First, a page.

We discovered with Prof. Marjoribanks (Physics) a new mode of laser interaction that combines the attributes of ultrafast laser processing with the smoothing benefit of a thermal heat accumulation process. The unanticipated effect of rapid bursts (133 MHz) of femtosecond and picosecond pulses enables ‘crack-free’ micromachining of glasses and other brittle materials, overcoming many limitations in present-day short-pulse laser machining. Thermal annealing and other benefits are described in US and Canada patents, in which several companies are negotiating licenses. The central thrust of our research program is now been built around this discovery. The research takes place in an environmentally controlled clean room with state-of-the-art laser, beam steering, and target alignment tools as shown below, underpinning a wide span of basic science interactions studies through to technology development for new spin-off companies.
Basic science studies in photosensitivity response and heat accumulation effects in various glasses and crystals are opening practical new directions in making optical circuits and new types of 3-D optical devices. Material interaction studies with extreme short wavelength F2 laser radiation are giving way to ultrashort pulse laser interactions for improving the control of refractive index profile and for reducing optical scattering loss in laser fabricated devices. The short pulse lasers interactions strongly confined by nonlinear absorption a to small focal volume (see figure), facilitating the direct-writing of optical waveguides, gratings, interferometers, and other phase-contrast optics that we are broadly exploring in glasses, crystals, photoresist, polymers, and active laser media.
The flickering light produced during laser processing is both a curse and an opportunity. Such undulating light emissions are associated with poorly formed seams in laser welding, misalignment of the samples, non-uniform walls in microhole or microchannel machining, and formation of scattering defects in optical circuits.
A new research tool is being developed that captures the lights emissions created by ultrashort pulse lasers - the fastest man-made event - and harvests the rich spectroscopic signature of the underlying laser-interaction physics, evolving erratically as the laser cuts through the work sample. We are integrating to our ‘burst’ femtosecond laser processing facility a multi-photon (2-photon) microscope similar to commercial systems now revolutionizing biological research and clinical medicine with vivid three-dimensional (3-D) images of living cells and the inner workings of genes and proteins. This novel combination of laser modification and laser probing enables time- and spectrally resolved fluorescence microscopy for real-time probing and analysis of laser interactions volumes that undergo extreme physical transformations at sun-like temperatures. By monitoring devices as they take shape under such lasers, we hope to improve the fabrication precision, alignment, and flexibility of ultrafast laser processes and develop new approaches in “Intelligent Laser Processing”. This path promises to open new frontiers in nano-science by fabricating nano-optic systems to guide light at dimensions below conventional diffraction limits or precisely probe electron wavefunctions in protein molecules with high optical resolution.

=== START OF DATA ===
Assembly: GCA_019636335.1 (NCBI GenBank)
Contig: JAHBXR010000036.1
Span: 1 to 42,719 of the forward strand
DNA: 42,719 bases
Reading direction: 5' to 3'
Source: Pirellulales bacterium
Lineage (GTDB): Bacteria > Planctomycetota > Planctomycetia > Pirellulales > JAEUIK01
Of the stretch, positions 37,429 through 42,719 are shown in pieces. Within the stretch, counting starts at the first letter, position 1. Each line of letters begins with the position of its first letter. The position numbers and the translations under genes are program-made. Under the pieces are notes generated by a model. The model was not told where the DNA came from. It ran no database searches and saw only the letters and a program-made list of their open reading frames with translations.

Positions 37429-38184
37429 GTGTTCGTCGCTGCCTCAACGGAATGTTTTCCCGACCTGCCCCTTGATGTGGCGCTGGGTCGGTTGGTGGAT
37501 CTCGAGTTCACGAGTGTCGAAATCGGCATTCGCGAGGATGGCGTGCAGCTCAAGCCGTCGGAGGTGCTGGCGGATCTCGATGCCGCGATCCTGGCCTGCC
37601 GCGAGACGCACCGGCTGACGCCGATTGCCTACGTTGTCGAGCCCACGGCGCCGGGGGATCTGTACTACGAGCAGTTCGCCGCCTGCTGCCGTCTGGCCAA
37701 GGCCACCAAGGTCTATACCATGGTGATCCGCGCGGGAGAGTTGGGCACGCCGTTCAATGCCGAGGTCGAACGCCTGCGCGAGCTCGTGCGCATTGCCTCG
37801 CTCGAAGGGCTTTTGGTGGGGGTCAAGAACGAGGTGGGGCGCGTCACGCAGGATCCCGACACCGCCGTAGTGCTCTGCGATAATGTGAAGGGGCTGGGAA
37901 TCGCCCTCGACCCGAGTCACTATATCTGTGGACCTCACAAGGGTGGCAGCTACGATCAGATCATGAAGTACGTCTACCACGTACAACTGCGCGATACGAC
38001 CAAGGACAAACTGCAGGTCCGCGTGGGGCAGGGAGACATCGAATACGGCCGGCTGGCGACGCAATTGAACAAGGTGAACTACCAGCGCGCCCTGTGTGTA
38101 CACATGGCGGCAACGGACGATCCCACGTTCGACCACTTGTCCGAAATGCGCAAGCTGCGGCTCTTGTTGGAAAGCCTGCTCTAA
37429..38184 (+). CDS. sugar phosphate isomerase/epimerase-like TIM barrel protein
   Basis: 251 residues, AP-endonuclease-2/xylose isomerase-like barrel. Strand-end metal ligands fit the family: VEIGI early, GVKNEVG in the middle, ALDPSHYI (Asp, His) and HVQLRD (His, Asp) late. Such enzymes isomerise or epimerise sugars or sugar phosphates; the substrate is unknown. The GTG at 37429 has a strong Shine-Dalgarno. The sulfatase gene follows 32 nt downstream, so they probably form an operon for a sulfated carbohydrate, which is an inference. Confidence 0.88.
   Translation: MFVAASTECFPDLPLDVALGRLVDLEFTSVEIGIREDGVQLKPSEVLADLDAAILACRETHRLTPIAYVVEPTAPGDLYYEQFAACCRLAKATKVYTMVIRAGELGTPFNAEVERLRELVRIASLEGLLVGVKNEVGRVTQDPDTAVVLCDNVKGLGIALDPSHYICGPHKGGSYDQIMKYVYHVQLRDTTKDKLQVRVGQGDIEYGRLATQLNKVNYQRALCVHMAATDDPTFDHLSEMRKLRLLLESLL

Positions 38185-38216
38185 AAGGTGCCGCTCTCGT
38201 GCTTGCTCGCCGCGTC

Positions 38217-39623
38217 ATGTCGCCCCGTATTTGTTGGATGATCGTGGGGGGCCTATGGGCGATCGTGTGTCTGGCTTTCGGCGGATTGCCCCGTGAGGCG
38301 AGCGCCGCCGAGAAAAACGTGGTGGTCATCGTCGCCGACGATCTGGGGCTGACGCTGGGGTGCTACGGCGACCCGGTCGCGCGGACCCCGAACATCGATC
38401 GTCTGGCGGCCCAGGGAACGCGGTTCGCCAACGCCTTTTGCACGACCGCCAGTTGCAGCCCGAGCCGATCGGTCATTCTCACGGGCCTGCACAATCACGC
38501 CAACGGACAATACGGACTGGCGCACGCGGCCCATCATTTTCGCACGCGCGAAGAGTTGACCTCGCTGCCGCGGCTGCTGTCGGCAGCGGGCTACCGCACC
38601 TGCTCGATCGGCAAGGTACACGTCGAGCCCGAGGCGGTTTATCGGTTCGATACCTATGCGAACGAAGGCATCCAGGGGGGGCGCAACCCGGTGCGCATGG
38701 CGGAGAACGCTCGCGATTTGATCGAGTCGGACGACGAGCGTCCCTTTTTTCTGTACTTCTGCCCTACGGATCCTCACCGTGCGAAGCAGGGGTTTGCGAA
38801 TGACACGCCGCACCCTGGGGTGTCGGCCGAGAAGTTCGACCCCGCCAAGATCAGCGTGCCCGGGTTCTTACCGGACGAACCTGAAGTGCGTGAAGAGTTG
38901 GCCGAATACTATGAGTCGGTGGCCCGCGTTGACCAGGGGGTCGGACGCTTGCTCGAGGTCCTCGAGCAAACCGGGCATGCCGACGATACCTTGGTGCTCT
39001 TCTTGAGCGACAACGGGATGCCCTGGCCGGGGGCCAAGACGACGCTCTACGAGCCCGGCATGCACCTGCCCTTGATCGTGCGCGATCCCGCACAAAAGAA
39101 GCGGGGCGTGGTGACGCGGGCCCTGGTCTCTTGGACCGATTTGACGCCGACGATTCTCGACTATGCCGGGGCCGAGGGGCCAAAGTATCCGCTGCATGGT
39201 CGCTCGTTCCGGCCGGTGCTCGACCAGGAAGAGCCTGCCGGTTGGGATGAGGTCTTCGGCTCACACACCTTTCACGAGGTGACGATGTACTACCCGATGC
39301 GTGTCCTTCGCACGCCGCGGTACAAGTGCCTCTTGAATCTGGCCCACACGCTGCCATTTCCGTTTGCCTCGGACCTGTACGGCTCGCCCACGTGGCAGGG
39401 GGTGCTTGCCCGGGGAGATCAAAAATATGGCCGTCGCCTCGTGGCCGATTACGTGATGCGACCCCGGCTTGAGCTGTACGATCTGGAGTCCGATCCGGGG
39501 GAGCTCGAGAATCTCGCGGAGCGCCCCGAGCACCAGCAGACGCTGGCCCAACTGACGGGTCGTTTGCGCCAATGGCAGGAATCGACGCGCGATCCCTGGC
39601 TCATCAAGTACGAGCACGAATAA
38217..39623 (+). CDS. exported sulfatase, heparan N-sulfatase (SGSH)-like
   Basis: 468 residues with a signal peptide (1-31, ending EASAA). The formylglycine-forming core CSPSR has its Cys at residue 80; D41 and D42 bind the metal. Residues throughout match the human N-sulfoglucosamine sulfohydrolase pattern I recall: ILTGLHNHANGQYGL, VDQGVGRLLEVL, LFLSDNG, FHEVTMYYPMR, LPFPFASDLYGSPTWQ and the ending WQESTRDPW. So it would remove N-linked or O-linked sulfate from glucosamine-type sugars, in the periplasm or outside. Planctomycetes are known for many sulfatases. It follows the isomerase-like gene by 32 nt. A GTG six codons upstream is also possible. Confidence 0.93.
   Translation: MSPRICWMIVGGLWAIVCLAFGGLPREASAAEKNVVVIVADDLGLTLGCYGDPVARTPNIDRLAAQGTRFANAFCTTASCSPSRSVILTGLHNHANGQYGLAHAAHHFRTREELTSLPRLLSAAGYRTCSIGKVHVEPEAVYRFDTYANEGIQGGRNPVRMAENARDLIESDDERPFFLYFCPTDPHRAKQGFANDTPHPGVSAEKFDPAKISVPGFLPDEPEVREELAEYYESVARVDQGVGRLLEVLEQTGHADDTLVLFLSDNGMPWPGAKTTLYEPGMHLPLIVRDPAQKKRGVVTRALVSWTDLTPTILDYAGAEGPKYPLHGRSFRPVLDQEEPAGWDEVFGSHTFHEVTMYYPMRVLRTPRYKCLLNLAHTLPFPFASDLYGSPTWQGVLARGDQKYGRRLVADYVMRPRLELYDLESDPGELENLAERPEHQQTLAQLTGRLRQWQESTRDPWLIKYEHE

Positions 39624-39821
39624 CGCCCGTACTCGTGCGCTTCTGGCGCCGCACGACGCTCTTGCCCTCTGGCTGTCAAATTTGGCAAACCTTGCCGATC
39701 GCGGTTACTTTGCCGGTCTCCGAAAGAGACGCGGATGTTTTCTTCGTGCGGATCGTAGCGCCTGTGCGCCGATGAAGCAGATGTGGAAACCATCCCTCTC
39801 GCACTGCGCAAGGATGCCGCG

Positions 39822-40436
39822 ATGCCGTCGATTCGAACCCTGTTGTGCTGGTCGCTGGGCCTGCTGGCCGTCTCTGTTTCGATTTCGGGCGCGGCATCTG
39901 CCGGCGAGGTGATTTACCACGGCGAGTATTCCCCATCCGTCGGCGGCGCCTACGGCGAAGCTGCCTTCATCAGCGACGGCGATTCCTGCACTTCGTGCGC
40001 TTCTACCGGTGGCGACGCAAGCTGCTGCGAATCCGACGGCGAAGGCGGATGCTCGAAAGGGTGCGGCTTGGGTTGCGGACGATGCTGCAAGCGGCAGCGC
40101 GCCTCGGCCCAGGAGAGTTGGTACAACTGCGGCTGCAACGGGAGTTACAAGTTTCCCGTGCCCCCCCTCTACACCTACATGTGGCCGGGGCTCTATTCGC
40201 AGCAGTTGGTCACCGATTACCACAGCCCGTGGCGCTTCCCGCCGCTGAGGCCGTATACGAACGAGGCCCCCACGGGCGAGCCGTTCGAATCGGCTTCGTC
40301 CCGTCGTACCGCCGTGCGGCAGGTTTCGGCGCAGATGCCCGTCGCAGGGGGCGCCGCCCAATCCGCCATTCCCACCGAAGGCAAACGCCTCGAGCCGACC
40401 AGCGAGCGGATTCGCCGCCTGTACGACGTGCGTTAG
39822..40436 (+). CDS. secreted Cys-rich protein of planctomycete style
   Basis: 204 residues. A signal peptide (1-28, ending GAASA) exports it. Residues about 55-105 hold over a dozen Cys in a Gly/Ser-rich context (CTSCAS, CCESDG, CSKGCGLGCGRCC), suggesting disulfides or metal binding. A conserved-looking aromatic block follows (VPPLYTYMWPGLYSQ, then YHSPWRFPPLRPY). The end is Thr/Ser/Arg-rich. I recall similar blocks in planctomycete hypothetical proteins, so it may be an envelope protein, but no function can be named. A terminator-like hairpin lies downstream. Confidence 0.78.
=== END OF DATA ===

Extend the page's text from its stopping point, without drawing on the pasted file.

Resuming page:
Laser Nanofabrication lights up Biophotonic Chips
Photons are central to many of the forefront trends in science and technology today, serving as a powerful nanofabrication tool, or a delicate laser tweezer to manipulate nanoparticles, or an insightful spectroscopic probe for unraveling the structure of large protein molecules. Our research program touches many science fronts that include nano-optics, ultrafast laser science, photonic devices, laser material processing, nanofabrication, and biophotonics, from which is emerging a powerful opportunity for creating advanced lab-on-chip devices for sensing, analysis, and biological applications.
Our program is creating this future microlab by laser imprinting and integrating micro- and nano-tools onto a small chip. We are motivated by the five-decade explosive upsurge of the microelectronics industry, which began once bulky vacuum tubes could be replaced with compact silicon transistors, and enable high device integration on a low-cost planar platform. The emphasis is on harnessing light at this new biochip level to serve a multitude of new biophotonic possibilities in scientific research, drug discovery, home security, and clinical diagnostics. Our approach is to apply laser microfabrication technology that can replace today’s large-frame lab instrumentation - microscopes, spectrometers, test tubes, and beakers – with new compact, highly integrated, and multi-function systems on a chip.
Our program is part of a large cross-country research network that is developing the science and building the next generation tools for creating advanced biophotonic ‘circuits’ on a chip.
Two approaches in creating 3D photonic bandgap and other nano-optic devices: